It’s a small event compared with the Fringe, or even the Edinburgh International Festival itself; but all the same it’s delightful, on a blustery January day in Edinburgh, to hear the multi-lingual chatter of an international audience gathering for a theatre event again, and lingering in the cafe at Summerhall, where this year’s Manipulate Festival is based. There have been cancellations, of course, during the latest wave of the Covid crisis; but a multimedia festival like Manipulate can adapt and move on with relative ease, still offering two rich weekend programmes for both Edinburgh audiences and international delegates, between now and 7 February.
At Summerhall, for example, it’s possible to catch one of relatively few international works in this year’s Festival, in two haunting, clever and formally innovative minimal installations created by Lyon-based artists Adrien M and Claire B, with Parisian graphics studio Brest Brest Brest. Acqua Alta (****) involves a series of small book-shaped installations arranged around a large boardroom table, which, when we download an app and point our phones at them, come alive with beautifully drawn images of a tiny and fragile shadow couple, whose quiet domestic life is overwhelmed one day by a great flood of inky water.
Fauna (****) features eight enigmatic monochrome posters placed around the walls of Summerhall, which – when we likewise point a phone at them – morph into brief, beautiful and humorous animations about a world of black, blob-like fauna. Both installations carry a powerful sense of a world on the brink of profound biological change; perhaps sweeping away humanity, with all its fragile hopes and wishes, and replacing us with something very different indeed.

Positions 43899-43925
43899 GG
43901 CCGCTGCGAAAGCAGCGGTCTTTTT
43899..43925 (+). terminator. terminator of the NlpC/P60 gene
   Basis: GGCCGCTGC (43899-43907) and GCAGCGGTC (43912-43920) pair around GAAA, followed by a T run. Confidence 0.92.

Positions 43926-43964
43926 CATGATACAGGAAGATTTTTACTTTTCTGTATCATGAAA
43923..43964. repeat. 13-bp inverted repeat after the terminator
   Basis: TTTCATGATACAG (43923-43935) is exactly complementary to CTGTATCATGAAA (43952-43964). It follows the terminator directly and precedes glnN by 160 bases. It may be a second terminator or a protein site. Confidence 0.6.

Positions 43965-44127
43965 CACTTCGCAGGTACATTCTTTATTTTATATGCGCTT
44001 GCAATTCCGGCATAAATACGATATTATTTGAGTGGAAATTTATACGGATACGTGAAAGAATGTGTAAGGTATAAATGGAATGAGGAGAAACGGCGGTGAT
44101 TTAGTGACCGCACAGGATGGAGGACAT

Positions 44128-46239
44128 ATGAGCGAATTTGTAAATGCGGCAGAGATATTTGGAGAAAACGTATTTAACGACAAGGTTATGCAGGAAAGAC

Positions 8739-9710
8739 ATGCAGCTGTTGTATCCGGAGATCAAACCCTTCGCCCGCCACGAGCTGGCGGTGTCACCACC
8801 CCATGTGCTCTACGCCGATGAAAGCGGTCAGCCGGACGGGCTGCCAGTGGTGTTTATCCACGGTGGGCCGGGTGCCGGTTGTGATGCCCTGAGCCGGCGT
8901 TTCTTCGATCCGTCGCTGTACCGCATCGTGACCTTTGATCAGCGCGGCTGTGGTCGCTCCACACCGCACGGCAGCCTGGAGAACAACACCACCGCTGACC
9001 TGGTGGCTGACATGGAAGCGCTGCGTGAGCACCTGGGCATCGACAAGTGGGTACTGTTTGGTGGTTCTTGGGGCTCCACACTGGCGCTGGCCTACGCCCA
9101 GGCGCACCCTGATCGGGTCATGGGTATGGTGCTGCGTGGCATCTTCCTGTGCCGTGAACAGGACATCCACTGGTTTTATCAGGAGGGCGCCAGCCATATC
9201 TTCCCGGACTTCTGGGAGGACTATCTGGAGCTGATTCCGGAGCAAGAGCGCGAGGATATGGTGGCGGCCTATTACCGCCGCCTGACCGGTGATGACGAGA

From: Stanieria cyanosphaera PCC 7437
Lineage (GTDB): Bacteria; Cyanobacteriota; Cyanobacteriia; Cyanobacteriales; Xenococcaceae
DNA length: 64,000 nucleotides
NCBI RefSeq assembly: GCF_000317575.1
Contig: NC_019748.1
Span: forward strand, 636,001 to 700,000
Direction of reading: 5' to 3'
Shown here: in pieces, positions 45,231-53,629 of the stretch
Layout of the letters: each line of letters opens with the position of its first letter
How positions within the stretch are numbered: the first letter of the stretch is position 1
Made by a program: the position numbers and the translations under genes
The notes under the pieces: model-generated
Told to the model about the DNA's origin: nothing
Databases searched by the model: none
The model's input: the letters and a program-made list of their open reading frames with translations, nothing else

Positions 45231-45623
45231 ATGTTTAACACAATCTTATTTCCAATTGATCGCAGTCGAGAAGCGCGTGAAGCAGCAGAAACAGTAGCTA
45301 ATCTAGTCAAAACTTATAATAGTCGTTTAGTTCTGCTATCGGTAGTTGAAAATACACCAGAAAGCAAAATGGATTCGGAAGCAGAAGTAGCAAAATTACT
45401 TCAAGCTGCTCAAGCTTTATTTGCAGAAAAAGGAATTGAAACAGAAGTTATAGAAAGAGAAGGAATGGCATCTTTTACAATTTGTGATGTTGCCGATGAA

This year’s Manipulate programme, though, is 80 per cent UK-made; and over the weekend The Studio presented two powerful pieces of physical theatre, both of which represent the current strength-in-depth of physical and visual theatre in Scotland. Sadiq Ali’s The Chosen Haram (****), performed by Ali with fellow dancer Hauk Pattison, is a brave, thrilling and poignant one-hour show, using dance and impressive pole-based circus skills to explore the tensions and yearnings surrounding a young Muslim man torn between his faith and his gay sexuality.
Lewis Sherlock and Ali Moloney’s After Metamorphosis (****), by contrast, uses an compelling mixture of performed text, visual imagery, sound and movement to conjure up a thrilling 55-minute response to Franz Kafka’s classic story, reframing and reimagining it for the 21st century, and extending Kafka’s original vision out into a world caught in frantic renegotiation of the relationship between the animal and the human.
And meanwhile, normal service has been resumed at the Edinburgh Playhouse, which this week played host to the UK tour of Andrew Lloyd Webber’s School Of Rock (****), a thoroughly jolly original musical about a hopeless hipster rock musician who accidentally takes up teaching at a posh private school, and within weeks turns his snobby little pupils into an ace rock band.
It’s an improbable yarn and a slightly strange show, filtering the material of the 2003 American high school movie through the very English sensibility of Lloyd Webber and scriptwriter Julian Fellowes. In the end, though, its sheer love affair with the rebellious power of rock music is impossible to resist; in a show lit up, from start to finish, by a powerful and witty central performance from Jake Sharp, and by three superb 14-strong casts of rock star schoolkids. Manipulate 2022 is at Summerhall and The Studio, Edinburgh, until 7 February. School of Rock at the Theatre Royal, Glasgow, 7-12 March.
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